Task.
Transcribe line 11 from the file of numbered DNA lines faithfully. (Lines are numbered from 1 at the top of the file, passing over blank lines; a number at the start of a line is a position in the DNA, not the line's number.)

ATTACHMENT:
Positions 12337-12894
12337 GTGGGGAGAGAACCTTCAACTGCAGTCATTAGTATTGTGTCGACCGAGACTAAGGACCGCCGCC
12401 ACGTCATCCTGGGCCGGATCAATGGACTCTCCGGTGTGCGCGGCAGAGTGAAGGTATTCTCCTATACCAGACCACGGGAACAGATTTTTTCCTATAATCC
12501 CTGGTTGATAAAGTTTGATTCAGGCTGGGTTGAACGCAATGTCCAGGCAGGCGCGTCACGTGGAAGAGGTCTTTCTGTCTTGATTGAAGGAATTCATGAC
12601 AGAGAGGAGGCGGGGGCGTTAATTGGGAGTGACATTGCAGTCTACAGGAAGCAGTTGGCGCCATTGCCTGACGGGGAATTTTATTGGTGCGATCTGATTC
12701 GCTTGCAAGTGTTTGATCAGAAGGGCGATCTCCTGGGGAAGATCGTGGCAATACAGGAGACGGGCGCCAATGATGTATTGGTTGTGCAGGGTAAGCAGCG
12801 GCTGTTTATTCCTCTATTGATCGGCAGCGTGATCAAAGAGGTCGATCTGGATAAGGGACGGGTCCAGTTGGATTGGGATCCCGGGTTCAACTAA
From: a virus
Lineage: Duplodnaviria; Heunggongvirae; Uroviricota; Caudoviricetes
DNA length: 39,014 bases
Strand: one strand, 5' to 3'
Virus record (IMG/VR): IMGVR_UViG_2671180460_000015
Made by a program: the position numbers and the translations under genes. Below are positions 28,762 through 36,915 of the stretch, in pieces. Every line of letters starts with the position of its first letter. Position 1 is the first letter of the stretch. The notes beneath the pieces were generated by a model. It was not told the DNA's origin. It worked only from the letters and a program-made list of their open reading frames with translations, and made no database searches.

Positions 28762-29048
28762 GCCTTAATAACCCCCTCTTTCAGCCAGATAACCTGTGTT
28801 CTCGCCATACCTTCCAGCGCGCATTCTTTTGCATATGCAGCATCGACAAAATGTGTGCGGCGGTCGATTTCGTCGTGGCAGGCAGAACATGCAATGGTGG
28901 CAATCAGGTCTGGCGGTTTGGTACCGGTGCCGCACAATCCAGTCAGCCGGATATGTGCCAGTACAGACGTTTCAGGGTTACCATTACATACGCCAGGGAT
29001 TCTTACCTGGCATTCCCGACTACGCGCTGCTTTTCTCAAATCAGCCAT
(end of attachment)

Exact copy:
Strand: one strand, 5' to 3'